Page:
European Commission President Ursula von der Leyen unveiled a plan for the EU to stop Russian oil imports by the end of the year, as part of the bloc's latest round of sanctions against Moscow.
The ban is to "maximize pressure on Russia," von der Leyen told a debate in the European Parliament on Wednesday in Strasbourg, France, adding the move "will not be easy."
The proposal to deprive Russia of a significant revenue stream comes after weeks of negotiations as EU member states wrestled with the economic fallout of an oil embargo. The plan gained momentum after Germany, a huge importer of Russian energy, announced it would support a ban.
The ban is to be managed in a phased approach to preserve the bloc's economic stability and global oil market prices, von der Leyen said, with the aim to minimize "collateral damage to us and our partners."
Crude oil imports are to be phased out first within six months and the bloc is to remove "refined products by the end of the year," von der Leyen said.
Commission sources confirmed on Tuesday a possible exemption for the ban for Slovakia and Hungary after both countries struggled to source alternative supplies due to lack of sea access.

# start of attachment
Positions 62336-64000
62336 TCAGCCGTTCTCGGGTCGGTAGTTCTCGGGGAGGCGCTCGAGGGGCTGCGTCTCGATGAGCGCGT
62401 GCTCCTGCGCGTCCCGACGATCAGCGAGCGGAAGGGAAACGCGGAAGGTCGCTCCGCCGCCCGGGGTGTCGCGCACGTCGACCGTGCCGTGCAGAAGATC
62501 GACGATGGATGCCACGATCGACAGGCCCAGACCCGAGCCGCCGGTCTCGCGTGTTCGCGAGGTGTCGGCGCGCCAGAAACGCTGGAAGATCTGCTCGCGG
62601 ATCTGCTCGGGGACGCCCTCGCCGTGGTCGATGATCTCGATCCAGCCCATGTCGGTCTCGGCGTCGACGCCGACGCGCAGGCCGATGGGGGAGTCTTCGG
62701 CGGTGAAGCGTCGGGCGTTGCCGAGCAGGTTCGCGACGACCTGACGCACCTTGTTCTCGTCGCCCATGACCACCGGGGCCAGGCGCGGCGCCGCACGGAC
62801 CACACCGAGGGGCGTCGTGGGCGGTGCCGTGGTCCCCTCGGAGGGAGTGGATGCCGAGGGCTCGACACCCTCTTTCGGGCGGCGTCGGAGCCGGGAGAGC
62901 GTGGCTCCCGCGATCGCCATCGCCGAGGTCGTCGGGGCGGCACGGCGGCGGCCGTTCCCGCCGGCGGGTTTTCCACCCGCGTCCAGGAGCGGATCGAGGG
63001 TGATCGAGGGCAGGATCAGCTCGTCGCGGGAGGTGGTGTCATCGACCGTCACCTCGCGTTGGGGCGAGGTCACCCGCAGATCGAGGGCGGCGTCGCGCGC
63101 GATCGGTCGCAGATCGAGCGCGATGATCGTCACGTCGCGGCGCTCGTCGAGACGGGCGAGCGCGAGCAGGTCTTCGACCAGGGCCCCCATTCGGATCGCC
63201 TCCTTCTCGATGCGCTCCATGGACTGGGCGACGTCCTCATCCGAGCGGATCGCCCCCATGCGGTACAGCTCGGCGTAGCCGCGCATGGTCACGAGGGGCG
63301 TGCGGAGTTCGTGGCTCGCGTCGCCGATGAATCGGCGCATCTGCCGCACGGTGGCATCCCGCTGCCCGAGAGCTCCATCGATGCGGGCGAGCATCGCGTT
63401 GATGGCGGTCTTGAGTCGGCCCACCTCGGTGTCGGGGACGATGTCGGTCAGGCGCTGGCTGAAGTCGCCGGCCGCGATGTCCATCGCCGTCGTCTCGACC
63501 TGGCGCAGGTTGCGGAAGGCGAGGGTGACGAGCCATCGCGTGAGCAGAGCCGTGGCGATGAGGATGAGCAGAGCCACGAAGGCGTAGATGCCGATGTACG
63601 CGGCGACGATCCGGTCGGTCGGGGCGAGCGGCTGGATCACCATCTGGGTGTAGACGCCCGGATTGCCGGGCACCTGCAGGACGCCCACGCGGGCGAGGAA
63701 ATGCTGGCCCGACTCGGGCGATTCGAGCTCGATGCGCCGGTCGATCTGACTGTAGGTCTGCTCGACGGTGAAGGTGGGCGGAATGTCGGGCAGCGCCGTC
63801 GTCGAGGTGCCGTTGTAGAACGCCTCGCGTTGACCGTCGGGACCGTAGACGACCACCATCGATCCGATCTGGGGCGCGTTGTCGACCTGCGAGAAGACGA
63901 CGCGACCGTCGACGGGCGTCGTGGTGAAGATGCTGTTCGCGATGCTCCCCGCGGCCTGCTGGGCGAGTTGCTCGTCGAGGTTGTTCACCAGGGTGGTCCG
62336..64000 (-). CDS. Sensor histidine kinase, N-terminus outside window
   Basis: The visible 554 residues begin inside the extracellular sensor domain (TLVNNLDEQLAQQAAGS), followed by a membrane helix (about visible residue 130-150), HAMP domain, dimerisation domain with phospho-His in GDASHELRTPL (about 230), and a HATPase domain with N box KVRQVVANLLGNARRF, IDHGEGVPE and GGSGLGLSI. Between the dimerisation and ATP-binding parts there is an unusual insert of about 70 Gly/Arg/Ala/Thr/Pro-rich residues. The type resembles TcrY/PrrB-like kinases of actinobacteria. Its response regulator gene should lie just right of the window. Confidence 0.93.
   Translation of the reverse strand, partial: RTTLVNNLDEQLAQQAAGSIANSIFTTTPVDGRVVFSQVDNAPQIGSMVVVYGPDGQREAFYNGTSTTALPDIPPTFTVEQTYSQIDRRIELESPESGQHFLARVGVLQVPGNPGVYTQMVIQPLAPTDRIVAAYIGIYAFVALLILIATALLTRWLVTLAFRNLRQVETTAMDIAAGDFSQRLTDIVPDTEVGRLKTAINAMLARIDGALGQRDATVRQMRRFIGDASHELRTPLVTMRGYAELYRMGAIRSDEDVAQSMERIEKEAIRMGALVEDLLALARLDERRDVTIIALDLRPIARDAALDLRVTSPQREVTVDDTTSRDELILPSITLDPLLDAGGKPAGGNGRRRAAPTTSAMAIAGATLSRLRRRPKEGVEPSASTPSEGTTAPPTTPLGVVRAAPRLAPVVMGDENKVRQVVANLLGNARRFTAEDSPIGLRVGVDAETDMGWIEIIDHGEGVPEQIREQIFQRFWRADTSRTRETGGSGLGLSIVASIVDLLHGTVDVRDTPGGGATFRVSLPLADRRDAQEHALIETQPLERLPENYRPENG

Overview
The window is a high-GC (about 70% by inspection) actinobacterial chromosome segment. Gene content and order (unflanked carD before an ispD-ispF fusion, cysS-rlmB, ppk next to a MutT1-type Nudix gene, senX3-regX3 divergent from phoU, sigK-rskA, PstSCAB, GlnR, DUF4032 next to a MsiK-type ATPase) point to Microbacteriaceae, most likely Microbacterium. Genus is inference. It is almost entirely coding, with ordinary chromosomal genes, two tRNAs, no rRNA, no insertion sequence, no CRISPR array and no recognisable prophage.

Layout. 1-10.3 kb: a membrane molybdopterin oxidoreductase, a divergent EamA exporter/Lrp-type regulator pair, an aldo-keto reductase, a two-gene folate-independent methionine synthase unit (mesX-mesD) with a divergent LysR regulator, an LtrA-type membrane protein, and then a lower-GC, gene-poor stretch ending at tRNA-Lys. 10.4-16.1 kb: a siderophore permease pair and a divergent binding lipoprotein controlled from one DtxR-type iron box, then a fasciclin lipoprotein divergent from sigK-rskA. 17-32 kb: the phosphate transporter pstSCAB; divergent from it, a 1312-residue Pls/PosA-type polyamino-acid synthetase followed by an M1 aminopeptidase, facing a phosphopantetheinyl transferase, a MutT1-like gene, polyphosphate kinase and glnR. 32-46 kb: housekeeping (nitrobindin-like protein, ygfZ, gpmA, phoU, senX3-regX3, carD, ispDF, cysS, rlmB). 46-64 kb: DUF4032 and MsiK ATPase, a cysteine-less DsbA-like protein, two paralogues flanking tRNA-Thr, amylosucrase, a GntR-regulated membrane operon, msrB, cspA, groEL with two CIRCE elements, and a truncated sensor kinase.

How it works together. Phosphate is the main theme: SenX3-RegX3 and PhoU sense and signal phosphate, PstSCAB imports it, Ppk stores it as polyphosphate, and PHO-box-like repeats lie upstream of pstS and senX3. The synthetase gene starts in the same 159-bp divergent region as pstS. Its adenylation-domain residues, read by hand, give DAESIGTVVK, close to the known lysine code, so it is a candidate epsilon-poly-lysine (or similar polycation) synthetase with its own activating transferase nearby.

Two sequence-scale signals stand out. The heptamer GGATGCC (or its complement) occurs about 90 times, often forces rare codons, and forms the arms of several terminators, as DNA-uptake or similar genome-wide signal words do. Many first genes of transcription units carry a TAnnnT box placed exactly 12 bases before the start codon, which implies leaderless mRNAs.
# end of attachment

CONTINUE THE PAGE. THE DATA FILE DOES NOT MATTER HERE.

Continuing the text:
Von der Leyen also announced the expulsion of Sberbank, Russia's largest bank, from the international financial communication system, SWIFT.
The top EU official said two other Russian banks are to be expelled so as "to solidify the complete isolation of the Russian financial sector from the global system," after previous EU sanctions hit the Russian central bank and other financial institutions.
In addition, Russian military officials involved in atrocities in Ukraine's Bucha and Mariupol are to also be targeted for sanctions, von der Leyen said.
"This sends another important signal to all perpetrators of the Kremlin’s war: We know who you are, and you will be held accountable," von der Leyen said.
The bloc is to target three more Russian state-owned broadcasters in the new sanctions, von der Leyen said. Accountancy services and public relations companies are to also be barred from doing business in Russia.
"We have identified these TV channels as mouthpieces, that amplify Putin's lies and propaganda aggressively," von der Leyen told the European Parliament, referring to the Russian president.
"The Kremlin relies on accountants, consultants and spin-doctors from Europe. And this will now stop," she said.
The top EU official also called for an "ambitious recovery package" for Ukraine and for further economic supports to help the country weather the economic impact of the Russian invasion.
Ambassadors for the 27 EU member states are now set to scrutinize the proposals in Brussels. With no major objections, the sanctions could be adopted in the coming days.